The idea that pornifying transwomen somehow supports trans people is no different than saying that putting more racialized women in porn will combat racism (something, I suppose, many liberals actually believe to be effective). Preventing men from searching for the term “rape” does not address the male entitlement porn sells to men, nor does it address the larger issue and impact of sexualizing domination and subordination, violence, and dehumanization. If men don’t search for the term “rape” at xHamster, but can still jack off to a scene that shows an “uncle” sexually abusing his “teenage niece,” do images of sexualized incest become harmless? I mean, if we truly believe this, why place any limits at all on what we see on TV and in film? What’s wrong with advertisers using domestic violence or rape to sell their product? I mean, if the actual word “rape” isn’t in the ad, it’s all good, right?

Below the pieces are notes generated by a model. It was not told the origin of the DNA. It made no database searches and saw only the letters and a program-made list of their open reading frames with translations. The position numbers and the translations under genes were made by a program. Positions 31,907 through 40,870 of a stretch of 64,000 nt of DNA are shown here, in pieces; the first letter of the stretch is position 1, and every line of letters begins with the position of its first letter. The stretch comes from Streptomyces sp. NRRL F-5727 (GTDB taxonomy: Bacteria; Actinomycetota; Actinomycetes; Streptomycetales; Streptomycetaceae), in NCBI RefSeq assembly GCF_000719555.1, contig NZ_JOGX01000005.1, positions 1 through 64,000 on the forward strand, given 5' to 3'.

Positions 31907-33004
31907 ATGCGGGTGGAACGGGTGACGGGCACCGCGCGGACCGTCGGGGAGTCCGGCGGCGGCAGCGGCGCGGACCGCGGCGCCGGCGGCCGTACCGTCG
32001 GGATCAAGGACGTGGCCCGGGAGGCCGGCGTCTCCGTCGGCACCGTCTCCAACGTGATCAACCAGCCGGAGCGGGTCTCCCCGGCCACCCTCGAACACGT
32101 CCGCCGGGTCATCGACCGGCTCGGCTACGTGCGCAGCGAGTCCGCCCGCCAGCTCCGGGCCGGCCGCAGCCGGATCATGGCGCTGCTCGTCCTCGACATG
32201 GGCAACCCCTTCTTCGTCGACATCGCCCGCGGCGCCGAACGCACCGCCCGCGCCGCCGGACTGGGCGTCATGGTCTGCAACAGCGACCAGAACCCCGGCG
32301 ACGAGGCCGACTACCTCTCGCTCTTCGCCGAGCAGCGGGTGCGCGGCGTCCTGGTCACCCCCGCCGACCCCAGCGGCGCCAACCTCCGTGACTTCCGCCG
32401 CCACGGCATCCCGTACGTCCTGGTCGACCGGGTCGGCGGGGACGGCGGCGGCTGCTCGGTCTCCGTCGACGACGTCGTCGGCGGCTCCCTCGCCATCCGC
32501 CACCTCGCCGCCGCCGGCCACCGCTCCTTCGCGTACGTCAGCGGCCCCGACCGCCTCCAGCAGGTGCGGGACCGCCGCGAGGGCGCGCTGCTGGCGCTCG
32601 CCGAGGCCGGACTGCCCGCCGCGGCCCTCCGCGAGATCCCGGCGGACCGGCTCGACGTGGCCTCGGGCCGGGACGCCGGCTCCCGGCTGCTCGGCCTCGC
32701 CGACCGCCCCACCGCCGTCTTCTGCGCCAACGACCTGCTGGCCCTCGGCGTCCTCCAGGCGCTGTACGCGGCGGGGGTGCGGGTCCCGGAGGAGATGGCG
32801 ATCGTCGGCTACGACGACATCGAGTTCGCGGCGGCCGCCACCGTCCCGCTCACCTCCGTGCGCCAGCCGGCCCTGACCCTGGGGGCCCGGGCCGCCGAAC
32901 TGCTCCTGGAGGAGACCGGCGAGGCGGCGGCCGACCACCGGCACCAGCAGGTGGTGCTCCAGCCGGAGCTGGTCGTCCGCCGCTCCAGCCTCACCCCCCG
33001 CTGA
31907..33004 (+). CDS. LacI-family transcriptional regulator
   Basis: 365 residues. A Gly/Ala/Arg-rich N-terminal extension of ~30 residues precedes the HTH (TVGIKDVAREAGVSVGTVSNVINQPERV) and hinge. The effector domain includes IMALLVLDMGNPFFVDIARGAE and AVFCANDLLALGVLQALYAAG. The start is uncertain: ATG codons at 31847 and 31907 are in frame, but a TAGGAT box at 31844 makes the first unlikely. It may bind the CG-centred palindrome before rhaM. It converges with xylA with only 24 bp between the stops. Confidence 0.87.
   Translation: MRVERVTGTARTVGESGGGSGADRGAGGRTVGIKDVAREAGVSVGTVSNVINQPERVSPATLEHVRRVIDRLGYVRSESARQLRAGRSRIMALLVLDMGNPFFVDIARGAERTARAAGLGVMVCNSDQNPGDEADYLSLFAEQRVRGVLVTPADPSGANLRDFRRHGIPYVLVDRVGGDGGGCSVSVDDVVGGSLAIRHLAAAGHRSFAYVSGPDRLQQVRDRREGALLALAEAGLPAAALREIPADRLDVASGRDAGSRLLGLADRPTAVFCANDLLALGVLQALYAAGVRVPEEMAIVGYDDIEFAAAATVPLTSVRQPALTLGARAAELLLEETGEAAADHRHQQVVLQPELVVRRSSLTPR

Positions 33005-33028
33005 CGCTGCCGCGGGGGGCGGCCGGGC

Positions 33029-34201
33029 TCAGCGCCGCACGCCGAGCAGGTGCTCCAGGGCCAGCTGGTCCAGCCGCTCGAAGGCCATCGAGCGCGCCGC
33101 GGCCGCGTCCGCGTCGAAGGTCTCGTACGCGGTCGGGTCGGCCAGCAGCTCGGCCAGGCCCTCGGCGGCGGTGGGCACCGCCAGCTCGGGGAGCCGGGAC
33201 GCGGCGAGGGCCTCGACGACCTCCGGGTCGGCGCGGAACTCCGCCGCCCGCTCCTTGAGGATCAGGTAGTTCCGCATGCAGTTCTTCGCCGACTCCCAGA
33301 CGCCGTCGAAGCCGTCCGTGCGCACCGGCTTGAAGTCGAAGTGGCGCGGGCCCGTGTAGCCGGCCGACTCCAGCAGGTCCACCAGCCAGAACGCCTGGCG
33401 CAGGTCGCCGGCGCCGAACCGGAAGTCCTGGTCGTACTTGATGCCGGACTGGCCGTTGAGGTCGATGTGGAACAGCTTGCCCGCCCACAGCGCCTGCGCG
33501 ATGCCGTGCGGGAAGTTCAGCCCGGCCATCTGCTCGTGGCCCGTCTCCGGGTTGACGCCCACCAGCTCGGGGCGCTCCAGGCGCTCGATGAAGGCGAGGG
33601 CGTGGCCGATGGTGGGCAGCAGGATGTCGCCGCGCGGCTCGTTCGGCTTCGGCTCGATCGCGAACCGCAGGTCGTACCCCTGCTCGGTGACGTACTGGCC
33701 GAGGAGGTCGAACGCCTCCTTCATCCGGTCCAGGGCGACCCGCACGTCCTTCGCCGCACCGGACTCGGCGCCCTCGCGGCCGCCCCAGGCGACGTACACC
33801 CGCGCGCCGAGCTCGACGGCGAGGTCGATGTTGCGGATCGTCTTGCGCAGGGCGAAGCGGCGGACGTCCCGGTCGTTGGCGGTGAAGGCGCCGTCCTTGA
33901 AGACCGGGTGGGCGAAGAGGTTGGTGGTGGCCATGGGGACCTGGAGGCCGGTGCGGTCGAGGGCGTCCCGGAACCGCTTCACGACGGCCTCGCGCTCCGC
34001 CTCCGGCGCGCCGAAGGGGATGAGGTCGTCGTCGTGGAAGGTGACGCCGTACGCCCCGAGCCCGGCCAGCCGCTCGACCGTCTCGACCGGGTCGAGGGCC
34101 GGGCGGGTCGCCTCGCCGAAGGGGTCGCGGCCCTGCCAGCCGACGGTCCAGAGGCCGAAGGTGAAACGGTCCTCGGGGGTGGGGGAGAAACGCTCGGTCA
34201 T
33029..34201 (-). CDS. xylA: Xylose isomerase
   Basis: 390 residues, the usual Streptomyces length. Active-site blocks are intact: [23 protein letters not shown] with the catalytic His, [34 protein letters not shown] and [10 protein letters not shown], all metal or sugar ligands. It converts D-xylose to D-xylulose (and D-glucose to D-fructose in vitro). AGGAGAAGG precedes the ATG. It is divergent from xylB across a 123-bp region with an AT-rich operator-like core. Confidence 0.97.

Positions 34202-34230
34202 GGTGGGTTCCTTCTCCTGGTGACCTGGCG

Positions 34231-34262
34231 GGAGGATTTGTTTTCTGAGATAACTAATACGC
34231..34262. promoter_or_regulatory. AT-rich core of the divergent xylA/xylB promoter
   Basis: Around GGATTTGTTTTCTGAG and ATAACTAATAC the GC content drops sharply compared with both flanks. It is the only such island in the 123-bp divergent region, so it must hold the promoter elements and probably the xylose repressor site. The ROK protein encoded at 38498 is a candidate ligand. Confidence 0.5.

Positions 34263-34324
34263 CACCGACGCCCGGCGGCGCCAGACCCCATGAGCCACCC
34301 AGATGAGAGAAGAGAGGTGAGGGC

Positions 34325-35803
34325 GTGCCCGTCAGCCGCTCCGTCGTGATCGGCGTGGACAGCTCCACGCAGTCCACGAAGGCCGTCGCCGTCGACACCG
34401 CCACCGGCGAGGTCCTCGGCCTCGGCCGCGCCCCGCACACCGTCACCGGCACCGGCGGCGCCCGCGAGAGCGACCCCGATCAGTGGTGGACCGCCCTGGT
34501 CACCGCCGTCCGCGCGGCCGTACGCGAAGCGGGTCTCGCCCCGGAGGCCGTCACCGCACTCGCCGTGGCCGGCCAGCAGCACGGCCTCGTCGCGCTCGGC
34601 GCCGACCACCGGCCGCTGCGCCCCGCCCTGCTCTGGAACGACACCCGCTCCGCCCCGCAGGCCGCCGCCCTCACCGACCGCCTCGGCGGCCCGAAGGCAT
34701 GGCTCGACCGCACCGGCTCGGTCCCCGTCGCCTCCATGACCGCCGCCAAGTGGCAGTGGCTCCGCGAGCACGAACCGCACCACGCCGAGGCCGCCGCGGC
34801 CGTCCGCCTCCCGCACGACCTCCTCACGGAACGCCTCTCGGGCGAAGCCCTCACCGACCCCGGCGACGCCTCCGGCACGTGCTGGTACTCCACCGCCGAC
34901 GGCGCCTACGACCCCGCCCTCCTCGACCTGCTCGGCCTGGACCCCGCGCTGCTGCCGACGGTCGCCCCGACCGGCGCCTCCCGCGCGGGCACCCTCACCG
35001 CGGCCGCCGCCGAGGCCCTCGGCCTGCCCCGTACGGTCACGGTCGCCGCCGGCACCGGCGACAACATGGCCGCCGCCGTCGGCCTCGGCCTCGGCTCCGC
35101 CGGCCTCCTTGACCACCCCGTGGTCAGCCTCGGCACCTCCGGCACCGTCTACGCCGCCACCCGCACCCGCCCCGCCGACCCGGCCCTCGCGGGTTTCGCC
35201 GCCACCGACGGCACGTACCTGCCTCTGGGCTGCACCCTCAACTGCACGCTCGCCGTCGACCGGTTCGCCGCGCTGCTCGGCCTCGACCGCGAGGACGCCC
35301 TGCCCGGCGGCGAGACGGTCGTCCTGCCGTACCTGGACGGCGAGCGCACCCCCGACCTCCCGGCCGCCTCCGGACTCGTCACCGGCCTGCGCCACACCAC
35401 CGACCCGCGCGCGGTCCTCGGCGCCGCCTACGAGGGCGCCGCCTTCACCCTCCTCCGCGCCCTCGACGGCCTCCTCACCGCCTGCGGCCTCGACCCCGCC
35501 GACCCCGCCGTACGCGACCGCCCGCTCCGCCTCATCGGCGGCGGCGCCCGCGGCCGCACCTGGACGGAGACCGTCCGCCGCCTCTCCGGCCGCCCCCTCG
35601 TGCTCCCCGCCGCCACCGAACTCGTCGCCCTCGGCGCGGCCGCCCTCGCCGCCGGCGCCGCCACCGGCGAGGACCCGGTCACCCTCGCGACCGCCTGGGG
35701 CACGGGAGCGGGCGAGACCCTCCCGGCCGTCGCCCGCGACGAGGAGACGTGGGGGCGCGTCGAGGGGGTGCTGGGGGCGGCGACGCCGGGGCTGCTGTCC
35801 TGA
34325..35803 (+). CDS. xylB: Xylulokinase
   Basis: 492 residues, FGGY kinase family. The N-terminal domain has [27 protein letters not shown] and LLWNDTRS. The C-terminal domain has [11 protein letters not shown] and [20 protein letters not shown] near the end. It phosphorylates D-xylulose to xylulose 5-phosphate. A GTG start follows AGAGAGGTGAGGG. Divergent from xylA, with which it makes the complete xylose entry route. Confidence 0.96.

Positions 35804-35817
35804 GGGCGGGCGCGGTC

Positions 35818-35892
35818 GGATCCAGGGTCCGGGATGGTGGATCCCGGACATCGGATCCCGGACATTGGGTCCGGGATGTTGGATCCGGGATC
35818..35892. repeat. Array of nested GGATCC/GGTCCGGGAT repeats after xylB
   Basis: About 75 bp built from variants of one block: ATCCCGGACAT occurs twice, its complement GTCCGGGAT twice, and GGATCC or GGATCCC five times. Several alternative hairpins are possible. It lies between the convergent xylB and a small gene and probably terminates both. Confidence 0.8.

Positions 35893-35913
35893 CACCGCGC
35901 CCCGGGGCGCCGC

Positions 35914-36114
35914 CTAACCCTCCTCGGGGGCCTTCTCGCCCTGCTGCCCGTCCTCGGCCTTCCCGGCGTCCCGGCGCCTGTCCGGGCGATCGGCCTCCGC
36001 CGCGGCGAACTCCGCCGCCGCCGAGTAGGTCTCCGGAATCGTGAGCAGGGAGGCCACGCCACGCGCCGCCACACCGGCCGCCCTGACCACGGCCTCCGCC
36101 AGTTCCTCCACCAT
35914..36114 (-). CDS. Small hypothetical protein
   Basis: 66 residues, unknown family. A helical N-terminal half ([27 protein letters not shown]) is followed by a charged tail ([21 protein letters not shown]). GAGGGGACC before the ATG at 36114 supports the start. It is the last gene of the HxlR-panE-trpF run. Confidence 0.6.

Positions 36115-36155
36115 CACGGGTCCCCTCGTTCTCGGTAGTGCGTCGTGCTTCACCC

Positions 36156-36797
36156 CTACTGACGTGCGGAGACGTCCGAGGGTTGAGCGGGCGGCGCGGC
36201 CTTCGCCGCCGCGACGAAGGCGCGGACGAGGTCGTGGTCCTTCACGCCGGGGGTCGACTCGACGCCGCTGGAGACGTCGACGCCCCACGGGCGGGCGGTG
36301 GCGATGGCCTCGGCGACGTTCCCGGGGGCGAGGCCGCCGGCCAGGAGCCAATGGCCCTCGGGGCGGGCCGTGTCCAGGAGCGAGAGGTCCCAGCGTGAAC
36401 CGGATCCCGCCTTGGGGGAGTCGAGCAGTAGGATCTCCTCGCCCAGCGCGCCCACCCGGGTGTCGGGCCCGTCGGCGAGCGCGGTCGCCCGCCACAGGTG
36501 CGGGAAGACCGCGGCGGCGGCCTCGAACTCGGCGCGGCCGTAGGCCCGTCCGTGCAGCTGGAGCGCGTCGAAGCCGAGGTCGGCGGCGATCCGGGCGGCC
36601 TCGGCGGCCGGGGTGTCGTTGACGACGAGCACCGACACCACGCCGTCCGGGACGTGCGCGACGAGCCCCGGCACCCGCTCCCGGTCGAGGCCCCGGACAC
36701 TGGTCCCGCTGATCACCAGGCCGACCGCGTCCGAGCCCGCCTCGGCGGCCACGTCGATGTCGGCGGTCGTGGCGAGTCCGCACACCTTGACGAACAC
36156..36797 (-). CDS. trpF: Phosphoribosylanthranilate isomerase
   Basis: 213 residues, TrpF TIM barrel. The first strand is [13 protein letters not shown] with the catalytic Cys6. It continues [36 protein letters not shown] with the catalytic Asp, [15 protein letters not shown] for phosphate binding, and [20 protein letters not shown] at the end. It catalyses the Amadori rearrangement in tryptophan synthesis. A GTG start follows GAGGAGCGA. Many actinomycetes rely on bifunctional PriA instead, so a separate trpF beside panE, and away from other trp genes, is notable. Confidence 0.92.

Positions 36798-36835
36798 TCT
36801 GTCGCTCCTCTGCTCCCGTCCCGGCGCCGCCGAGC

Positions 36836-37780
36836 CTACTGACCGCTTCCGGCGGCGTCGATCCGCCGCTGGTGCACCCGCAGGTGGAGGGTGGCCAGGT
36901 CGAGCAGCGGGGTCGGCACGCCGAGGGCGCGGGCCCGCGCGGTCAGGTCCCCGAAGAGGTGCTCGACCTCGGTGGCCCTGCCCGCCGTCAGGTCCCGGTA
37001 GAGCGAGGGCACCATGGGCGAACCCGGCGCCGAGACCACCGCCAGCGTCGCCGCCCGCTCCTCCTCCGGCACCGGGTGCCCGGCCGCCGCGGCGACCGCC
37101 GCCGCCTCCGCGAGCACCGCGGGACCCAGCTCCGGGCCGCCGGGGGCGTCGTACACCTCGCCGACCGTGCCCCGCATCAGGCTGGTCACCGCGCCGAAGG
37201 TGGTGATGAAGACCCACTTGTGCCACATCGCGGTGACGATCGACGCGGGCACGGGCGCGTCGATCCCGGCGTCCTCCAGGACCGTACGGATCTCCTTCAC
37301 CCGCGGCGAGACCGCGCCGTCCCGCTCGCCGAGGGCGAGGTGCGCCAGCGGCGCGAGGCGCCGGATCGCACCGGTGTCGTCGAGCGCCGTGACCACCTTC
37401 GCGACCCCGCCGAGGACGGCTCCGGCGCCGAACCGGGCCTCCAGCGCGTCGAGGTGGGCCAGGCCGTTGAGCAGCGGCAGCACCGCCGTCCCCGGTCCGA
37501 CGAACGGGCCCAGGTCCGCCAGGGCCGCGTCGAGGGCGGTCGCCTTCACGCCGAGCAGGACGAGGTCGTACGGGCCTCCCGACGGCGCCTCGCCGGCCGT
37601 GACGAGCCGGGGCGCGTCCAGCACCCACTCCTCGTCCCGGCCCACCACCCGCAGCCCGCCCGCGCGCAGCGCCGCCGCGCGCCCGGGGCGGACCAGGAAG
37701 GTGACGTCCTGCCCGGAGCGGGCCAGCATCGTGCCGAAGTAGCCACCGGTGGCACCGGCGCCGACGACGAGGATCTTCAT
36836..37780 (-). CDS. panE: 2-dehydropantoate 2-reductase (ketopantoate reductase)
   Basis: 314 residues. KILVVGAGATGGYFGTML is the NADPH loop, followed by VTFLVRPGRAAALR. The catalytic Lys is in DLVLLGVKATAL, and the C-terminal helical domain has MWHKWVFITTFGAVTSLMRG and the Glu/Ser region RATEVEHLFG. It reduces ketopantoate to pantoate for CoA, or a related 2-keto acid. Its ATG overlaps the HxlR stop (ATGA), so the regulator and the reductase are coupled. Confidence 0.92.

Dolce-and-Gabbana

Separating “rape” from rape culture in this way is unhelpful, unless we plan on addressing men’s violence against women as nothing more than a mental health issue. Unfortunately, the problem of patriarchy can’t be fixed will a pill.

It’s pretty clear that this is nothing more than an attempt by a profit-driven porn company to use a woman’s actual rape as a means to gain publicity for their site. The most troubling part of this, though, is that people will actually buy it.

Meghan Murphy
Meghan Murphy

Founder & Editor

Meghan Murphy is a freelance writer and journalist. She has been podcasting and writing about feminism since 2010 and has published work in numerous national and international publications, including New Statesman, Vice, Al Jazeera, The Globe and Mail, I-D, Truthdig, and more. Meghan completed a Masters degree in the department of Gender, Sexuality and Women’s Studies at Simon Fraser University in 2012 and lives in Vancouver, B.C. with her dog.

Like this article? Tip Feminist Current!

$
Personal Info

Donation Total: $1